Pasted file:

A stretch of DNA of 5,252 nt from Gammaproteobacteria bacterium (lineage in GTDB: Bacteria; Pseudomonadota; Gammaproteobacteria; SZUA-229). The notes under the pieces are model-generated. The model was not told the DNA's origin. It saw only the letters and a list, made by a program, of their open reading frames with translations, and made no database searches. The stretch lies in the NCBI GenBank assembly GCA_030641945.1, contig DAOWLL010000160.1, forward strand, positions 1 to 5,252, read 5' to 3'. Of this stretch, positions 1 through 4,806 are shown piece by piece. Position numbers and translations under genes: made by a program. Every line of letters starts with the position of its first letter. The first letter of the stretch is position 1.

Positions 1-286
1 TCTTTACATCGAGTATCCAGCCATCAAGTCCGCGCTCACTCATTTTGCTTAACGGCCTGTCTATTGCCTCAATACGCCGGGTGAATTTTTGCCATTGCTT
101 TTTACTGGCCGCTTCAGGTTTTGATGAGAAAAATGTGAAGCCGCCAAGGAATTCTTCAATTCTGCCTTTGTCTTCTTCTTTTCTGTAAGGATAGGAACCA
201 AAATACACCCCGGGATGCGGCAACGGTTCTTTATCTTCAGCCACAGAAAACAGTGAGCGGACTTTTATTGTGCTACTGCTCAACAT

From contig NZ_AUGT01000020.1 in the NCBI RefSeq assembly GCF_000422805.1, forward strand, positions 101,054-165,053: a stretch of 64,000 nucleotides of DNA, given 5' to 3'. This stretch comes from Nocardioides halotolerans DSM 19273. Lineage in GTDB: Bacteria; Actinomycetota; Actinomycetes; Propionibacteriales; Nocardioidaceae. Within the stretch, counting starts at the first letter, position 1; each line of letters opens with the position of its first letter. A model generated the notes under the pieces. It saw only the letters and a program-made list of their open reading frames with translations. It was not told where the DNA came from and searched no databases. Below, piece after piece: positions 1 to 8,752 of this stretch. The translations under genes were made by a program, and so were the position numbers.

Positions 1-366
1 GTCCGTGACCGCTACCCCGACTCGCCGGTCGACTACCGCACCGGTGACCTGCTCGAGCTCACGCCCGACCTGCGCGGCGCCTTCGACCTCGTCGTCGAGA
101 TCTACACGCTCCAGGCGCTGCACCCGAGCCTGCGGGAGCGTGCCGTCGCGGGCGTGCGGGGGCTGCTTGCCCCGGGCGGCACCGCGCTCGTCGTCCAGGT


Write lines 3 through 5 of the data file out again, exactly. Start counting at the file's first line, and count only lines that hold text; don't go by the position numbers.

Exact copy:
1 TCTTTACATCGAGTATCCAGCCATCAAGTCCGCGCTCACTCATTTTGCTTAACGGCCTGTCTATTGCCTCAATACGCCGGGTGAATTTTTGCCATTGCTT
101 TTTACTGGCCGCTTCAGGTTTTGATGAGAAAAATGTGAAGCCGCCAAGGAATTCTTCAATTCTGCCTTTGTCTTCTTCTTTTCTGTAAGGATAGGAACCA
201 AAATACACCCCGGGATGCGGCAACGGTTCTTTATCTTCAGCCACAGAAAACAGTGAGCGGACTTTTATTGTGCTACTGCTCAACAT